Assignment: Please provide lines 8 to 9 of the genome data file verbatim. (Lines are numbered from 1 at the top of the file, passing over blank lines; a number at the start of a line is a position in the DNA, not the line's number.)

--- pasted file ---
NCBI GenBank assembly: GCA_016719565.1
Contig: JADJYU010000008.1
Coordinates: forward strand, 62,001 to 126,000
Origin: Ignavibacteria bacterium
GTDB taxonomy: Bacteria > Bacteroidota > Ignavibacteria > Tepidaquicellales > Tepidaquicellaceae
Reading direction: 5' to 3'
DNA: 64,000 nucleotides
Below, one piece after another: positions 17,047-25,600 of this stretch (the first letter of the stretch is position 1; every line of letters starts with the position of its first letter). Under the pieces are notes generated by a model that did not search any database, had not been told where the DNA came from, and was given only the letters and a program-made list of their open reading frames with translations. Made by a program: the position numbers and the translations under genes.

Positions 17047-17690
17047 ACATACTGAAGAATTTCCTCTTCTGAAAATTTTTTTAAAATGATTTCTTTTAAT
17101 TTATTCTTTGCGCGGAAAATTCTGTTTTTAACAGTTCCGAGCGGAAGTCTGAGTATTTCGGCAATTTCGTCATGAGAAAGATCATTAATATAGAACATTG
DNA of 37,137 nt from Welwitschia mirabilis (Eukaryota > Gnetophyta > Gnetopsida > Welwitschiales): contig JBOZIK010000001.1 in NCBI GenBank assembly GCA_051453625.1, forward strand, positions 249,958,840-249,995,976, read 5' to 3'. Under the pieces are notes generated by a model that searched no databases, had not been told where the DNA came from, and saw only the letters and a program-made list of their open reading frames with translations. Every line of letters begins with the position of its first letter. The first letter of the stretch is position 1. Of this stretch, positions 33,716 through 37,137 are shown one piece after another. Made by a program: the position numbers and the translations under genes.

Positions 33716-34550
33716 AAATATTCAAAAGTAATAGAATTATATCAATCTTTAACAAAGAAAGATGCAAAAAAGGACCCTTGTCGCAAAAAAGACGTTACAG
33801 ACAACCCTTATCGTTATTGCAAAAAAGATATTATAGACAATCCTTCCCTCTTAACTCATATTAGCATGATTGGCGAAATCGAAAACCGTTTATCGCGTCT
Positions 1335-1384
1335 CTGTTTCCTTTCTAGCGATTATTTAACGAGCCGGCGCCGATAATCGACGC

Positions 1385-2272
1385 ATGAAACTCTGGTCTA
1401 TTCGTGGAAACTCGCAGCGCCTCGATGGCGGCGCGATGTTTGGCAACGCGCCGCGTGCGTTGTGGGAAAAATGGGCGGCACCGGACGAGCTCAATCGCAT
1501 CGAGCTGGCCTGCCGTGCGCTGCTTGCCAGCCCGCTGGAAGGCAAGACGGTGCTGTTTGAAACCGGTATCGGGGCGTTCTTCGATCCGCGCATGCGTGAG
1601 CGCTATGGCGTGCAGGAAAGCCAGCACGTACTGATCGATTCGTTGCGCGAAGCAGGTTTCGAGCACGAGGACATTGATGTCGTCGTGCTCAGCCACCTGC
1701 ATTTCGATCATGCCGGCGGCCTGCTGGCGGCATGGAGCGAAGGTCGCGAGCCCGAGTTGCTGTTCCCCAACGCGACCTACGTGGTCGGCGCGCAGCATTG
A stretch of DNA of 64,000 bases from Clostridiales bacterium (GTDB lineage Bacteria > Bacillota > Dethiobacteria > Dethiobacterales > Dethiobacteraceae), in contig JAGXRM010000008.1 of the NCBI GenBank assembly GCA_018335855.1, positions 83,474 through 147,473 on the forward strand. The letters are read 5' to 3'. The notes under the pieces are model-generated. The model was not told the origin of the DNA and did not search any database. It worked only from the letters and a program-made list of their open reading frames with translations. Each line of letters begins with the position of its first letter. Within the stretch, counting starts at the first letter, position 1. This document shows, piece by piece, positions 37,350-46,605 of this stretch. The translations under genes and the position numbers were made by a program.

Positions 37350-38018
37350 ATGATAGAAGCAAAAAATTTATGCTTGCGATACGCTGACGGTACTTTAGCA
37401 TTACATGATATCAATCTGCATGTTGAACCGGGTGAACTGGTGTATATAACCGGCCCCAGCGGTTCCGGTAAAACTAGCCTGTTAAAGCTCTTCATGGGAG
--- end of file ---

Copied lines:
Below, one piece after another: positions 17,047-25,600 of this stretch (the first letter of the stretch is position 1; every line of letters starts with the position of its first letter). Under the pieces are notes generated by a model that did not search any database, had not been told where the DNA came from, and was given only the letters and a program-made list of their open reading frames with translations. Made by a program: the position numbers and the translations under genes.

Positions 17047-17690